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3 votes

Executing find command with a file having directory lists

GNU find can read the starting points iteratively from a file with the -files0-from option, which specifies a file containing NUL-delimited set of paths. To process only those specified directories ...
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3 votes

Escape curly brace in sed when using find

There is no way to make find not replace {} in the argument to -exec. Instead, modify the {} in the sed expression so that it's no longer exactly {}. For example, you may just escape the }: find . -...
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1 vote

How to rename files recursively with a specific extension to remove unwanted characters in audio files

There must be some other issue at work, because ffmpeg is perfectly able to read filenames containing single quotes: mkdir '2005-09-30 - The Poison (Deluxe Edition) [US - 88697-09021-2 - 2007]' cp -p {...
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  • 91.9k
1 vote

How to rename files recursively with a specific extension to remove unwanted characters in audio files

First of all we write a shell script that move $1 to $1 without (') and we call it special_move.sh. Do not forget to give the file execution permission. #!/bin/bash orgFile=$1 destFile=${orgFile//\'/}...
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1 vote
Accepted

Detect leaf directories in Perl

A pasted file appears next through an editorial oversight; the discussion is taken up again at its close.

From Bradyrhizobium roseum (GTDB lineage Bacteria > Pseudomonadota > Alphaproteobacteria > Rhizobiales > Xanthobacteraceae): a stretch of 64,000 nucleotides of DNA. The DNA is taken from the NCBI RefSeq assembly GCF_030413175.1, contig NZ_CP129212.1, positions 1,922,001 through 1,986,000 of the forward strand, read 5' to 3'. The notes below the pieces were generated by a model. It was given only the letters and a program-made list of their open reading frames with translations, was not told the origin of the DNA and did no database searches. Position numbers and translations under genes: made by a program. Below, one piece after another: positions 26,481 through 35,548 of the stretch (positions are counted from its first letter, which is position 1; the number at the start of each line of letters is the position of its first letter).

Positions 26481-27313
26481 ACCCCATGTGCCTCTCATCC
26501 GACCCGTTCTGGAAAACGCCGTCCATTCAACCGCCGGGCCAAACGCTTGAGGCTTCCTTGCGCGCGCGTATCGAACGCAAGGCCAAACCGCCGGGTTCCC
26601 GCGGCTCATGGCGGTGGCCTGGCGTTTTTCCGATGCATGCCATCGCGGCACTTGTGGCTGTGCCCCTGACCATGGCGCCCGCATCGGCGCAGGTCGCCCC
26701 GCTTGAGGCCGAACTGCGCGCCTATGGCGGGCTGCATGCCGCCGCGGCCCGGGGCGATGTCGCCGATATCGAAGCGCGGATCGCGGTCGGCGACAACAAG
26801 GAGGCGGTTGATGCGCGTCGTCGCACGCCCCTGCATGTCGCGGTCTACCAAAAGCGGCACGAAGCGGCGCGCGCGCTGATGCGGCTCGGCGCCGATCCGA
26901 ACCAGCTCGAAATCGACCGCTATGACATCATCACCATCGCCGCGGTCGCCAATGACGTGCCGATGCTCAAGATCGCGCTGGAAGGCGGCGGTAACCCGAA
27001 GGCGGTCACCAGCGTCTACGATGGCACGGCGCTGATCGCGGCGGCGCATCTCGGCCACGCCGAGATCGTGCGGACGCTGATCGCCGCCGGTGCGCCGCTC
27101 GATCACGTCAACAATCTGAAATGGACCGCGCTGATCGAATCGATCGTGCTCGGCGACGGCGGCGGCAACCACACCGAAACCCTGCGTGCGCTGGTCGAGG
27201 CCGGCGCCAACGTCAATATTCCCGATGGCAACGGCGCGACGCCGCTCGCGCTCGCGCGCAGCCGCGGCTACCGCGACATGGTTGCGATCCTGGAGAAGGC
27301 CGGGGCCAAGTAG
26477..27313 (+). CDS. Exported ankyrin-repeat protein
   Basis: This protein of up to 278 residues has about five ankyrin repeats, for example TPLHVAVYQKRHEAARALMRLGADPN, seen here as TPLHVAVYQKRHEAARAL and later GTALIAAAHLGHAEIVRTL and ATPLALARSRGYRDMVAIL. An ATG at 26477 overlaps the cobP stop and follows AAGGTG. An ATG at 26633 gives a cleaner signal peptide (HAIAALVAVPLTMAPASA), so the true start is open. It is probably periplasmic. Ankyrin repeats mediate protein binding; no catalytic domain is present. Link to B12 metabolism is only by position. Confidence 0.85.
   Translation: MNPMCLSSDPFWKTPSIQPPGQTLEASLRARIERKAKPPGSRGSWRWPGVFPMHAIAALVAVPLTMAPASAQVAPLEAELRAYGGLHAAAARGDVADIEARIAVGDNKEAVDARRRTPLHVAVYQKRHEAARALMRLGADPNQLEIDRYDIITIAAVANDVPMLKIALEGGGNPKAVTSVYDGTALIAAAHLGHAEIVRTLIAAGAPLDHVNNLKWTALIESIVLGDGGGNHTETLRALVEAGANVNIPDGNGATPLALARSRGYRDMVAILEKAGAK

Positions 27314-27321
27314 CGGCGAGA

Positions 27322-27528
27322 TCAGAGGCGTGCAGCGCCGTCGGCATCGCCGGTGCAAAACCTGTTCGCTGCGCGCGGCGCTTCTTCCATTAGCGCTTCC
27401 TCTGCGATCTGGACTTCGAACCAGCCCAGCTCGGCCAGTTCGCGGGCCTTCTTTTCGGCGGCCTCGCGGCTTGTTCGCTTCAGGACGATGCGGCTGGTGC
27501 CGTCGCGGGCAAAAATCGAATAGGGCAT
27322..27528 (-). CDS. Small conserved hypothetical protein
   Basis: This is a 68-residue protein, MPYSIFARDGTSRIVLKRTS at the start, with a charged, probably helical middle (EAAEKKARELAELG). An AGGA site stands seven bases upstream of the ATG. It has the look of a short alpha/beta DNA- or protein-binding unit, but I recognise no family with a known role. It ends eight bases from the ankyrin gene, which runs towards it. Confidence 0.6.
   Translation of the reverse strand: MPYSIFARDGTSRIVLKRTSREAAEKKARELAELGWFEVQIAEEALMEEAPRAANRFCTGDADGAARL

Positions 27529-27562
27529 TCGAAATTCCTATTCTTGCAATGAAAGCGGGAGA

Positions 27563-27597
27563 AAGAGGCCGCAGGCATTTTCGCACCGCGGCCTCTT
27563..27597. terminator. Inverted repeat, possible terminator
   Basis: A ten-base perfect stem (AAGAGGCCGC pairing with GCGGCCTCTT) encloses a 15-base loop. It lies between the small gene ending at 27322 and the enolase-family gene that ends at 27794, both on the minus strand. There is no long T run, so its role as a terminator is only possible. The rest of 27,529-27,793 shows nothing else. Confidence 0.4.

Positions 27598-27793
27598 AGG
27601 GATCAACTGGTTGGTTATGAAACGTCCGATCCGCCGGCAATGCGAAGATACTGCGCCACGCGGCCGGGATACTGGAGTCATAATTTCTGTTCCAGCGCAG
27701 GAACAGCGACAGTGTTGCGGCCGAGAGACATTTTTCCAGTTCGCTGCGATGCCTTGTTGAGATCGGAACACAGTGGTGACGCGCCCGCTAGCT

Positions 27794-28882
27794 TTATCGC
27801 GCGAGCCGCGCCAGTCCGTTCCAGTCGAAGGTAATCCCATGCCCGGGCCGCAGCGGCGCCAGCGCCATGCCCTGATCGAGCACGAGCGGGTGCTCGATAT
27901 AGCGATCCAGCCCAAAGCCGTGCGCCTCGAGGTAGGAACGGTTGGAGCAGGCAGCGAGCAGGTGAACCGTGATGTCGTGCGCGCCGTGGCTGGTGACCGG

You could do something like: perl -MFile::Find -le ' find(sub { if (-d _) { undef $leaves{$File::Find::name}; delete $leaves{$File::Find::dir}; } }, &...
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1 vote

replacing part of find output in a readarray command

With zsh instead of bash: () {print -rC1 -- $tdir/$^@} $fdir/*.mp3(Noe['REPLY=$RANDOM']:t) Or assuming neither $fdir nor $tdir contain : characters: print -rC1 -- $fdir/*.mp3(Noe['REPLY=$RANDOM']:s:$...
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1 vote
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replacing part of find output in a readarray command

As @icarus has pointed out, the -exec option doesn't make sense here - you want to apply your sed substitution to the null-delimited filenames, using a sed pattern delimiter that is unlikely to be ...
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1 vote

find all files with either extension .ts or .tsx in Unix?

There is no need to run find in this case. If using the bash, shell (at least version 4.0, preferably 5.0 or above which has fixed a few bugs in the globstar implementation), you can use globbing ...
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  • 450
1 vote

find all files with either extension .ts or .tsx in Unix?

You can use a combined filter with -regex instead of -name. Given the following files src/ src/subdir-2 src/subdir-2/not-interesting.tsn src/subdir-2/bar.ts src/subdir-2/bar.tsx src/subdir-2/not-...
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  • 195
1 vote

Running command on file(s) in the result of a `find`

Skipping the cat command fixes your issue: find . -name myfile -exec sed -i -e '1 c my new line' -e '2d' {} \; The {} argument in exec is the filename, so it runs the sed -i command in place for each ...
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1 vote
Accepted

Bulk replace multiple variables in multiple files at once

Split the problem into two parts: Iterate across the files Apply the substitution to a file If you are in the EXAMPLE directory you can loop across all the files like this for file in *.txt do ...
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  • 91.9k
1 vote

Fastest way to recursively list all the files in a directory

This cheats and assumes you have an updated location database (like plocate), but it should be the fastest simply because you're parsing through a cache of the directory contents. locate "$PWD/*&...
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  • 3,499